Paper Conference

Proceedings of eSim 2020: 11th Conference of IBPSA-Canada


A techno-economic assessment of residential energy refurbishments in Canada’s remote and rural communities: A case study

Joe Coady, Jean Duquette
Carleton University, Canada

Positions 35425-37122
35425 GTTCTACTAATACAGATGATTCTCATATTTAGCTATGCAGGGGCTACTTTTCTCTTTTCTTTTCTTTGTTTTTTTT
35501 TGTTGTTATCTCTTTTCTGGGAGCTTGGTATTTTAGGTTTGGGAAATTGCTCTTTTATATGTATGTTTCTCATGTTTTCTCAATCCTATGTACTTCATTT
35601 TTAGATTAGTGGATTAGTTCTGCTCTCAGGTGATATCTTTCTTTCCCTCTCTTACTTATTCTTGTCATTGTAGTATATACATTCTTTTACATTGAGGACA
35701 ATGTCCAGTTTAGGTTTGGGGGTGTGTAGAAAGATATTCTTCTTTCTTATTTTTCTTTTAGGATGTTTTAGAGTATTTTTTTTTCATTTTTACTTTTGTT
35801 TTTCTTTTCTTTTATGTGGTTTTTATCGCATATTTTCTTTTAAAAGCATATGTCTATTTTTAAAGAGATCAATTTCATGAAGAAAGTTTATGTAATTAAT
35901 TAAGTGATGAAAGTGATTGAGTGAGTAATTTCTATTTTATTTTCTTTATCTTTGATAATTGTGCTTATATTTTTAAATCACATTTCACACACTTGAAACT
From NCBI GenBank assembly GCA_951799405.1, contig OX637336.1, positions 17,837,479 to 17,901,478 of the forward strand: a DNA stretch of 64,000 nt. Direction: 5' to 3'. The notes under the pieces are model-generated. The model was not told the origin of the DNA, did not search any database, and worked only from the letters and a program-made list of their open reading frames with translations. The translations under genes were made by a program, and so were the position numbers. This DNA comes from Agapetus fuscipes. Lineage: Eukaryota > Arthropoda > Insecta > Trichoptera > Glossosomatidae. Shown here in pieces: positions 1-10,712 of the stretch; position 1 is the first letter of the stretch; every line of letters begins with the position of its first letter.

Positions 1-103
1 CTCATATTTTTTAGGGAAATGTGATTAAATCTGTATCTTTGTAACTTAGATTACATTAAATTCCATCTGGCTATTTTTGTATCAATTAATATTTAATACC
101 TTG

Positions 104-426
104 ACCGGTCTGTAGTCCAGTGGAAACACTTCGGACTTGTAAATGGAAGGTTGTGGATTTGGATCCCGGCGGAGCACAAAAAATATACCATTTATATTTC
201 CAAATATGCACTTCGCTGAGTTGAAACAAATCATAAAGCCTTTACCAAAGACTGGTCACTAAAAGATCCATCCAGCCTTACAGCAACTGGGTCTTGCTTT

Abstract: There are roughly 300 remote communities in Canada that face a number of energy system related concerns including high fuel costs, high electricity rates, leaky and inefficient housing, and air pollution. Residential building energy retrofits can address many of these concerns. Moreover, these measures can reduce fossil fuel consumption, and improve a community’s overall housing stock. In the current study, the techno-economic feasibility of implementing a wide range of energy retrofits on a subset of building archetypes commonly found in northern Canadian remote communities is investigated. The EnergyPlus building simulation tool is used to analyse several combinations of residential building energy retrofits with the objective of maximizing energy savings and thermal comfort, and minimizing project costs. The indigenous community of MoCreebec Eeyoud, located on Moose Factory Island in northern Ontario is used as the case study. Findings from the study suggest that increasing the attic floor insulation thickness and upgrading windows and doors are the most effective building energy retrofit measures to undertake.